Living with ALS
Over time, ALS will lead to disability and death. Your ability to move and breathe independently will be affected, but your intelligence and ability to think is usually not. You and your family will work closely with your healthcare provider to manage symptoms as they develop. Using medicines may prolong your life by a few months, particularly if you have trouble swallowing. Discuss ways to make living spaces more accessible and the use of mobility devices and wheelchairs. It’s very important to talk about end-of-life decisions with your loved ones.
Support groups such as the ALS Association may help you cope with the disease. Talk with your healthcare provider about how you feel about a feeding tube and breathing machine.
Many families find that professional counseling helps them develop coping strategies. Emotional support can also help people manage the complex emotional and physical challenges of this disease. Ask your provider for resources.
When should I call my healthcare provider?
It's important that you keep your healthcare provider informed about new symptoms so they can advise you on therapies and community resources. Most importantly, call your provider if you start to have trouble breathing.
Key points about ALS
ALS is a fatal motor neuron disease. It causes progressive degeneration of nerve cells in the spinal cord and brain.
ALS affects voluntary control of arms and legs and leads to trouble breathing.
ALS doesn't affect intelligence, thinking, seeing, or hearing.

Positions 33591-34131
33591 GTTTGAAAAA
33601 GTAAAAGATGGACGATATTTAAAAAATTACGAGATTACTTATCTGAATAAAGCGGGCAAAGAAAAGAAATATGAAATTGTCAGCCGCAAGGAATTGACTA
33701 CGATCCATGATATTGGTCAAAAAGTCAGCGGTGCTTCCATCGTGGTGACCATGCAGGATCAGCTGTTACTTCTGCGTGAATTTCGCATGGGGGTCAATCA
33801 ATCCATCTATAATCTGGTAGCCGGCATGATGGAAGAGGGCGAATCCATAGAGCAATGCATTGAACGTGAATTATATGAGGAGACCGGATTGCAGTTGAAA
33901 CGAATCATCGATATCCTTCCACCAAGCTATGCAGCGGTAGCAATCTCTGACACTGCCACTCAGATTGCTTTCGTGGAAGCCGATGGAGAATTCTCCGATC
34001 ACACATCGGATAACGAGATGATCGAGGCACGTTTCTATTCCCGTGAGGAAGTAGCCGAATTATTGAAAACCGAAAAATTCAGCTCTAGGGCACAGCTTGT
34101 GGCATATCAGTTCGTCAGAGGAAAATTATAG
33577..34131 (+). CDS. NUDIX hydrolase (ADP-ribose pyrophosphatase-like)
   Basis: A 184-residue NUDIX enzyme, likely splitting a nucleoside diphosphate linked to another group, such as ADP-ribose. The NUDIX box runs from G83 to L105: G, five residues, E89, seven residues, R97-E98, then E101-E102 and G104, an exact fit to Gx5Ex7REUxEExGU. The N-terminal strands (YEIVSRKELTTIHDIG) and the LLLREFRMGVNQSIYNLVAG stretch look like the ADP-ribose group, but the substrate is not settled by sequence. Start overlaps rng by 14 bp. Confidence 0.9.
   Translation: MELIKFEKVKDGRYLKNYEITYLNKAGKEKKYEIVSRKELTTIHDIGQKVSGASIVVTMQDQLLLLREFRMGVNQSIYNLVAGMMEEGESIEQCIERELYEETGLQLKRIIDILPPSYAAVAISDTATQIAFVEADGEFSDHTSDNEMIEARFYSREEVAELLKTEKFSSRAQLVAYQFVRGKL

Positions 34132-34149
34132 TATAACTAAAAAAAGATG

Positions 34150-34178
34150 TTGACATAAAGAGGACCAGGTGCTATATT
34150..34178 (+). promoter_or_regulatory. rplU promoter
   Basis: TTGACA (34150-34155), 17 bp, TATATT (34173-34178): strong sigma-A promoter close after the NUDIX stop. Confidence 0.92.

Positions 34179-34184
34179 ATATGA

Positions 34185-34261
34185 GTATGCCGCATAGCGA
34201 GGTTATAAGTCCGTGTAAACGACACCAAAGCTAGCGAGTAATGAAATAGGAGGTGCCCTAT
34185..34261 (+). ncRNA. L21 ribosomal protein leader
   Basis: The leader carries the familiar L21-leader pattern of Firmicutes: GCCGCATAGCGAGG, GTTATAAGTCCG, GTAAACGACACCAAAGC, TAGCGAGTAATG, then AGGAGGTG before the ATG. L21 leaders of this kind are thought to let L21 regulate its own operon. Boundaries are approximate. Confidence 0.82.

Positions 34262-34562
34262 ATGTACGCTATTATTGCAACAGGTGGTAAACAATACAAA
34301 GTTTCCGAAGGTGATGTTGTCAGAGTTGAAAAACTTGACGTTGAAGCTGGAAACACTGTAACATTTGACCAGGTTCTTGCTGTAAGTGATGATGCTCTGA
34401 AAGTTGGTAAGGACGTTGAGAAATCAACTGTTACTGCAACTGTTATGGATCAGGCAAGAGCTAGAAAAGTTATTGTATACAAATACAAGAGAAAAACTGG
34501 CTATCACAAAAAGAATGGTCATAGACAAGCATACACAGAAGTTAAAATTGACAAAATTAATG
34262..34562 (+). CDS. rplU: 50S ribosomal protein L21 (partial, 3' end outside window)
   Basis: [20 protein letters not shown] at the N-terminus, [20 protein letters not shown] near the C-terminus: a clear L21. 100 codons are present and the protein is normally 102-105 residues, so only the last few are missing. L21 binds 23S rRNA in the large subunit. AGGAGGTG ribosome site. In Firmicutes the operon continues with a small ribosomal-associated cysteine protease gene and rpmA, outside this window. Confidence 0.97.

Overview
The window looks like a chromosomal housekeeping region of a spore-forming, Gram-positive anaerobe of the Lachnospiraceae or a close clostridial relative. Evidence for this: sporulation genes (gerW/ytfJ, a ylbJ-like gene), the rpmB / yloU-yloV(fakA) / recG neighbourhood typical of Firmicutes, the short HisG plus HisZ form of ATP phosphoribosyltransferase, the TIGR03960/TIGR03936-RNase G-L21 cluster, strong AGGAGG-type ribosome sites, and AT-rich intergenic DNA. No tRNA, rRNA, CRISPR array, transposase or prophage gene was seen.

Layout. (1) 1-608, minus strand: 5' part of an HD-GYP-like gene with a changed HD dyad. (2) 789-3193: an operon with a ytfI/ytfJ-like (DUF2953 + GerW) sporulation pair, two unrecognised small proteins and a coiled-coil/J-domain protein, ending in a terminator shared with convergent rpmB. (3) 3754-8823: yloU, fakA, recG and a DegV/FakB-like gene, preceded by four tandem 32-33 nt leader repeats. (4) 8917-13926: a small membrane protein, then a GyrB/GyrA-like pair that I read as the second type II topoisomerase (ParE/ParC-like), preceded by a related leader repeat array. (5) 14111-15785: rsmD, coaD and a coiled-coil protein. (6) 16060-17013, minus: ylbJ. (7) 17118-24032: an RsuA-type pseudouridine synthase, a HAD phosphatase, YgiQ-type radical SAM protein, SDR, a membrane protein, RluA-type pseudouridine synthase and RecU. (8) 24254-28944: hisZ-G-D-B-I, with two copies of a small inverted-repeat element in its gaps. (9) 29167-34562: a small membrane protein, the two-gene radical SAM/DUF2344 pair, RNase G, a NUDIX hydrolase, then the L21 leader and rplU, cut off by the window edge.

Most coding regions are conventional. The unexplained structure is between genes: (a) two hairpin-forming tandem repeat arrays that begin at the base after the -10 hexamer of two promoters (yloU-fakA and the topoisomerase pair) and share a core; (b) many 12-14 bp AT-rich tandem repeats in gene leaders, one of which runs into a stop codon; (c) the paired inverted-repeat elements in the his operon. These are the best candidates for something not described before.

There is no known cure for ALS.
Treatment of ALS focuses on managing or minimizing symptoms as much as possible.
Tips to help you get the most from a visit to your healthcare provider:
Know the reason for your visit and what you want to happen.
Before your visit, write down questions you want answered.
Bring someone with you to help you ask questions and remember what your provider tells you.
At the visit, write down the name of a new diagnosis, and any new medicines, treatments, or tests. Also write down any new instructions your provider gives you.
Know why a new medicine or treatment is prescribed, and how it will help you. Also know what the side effects are.
Ask if your condition can be treated in other ways.
Know why a test or procedure is recommended and what the results could mean.
Know what to expect if you do not take the medicine or have the test or procedure.
If you have a follow-up appointment, write down the date, time, and purpose for that visit.
Know how you can contact your provider if you have questions.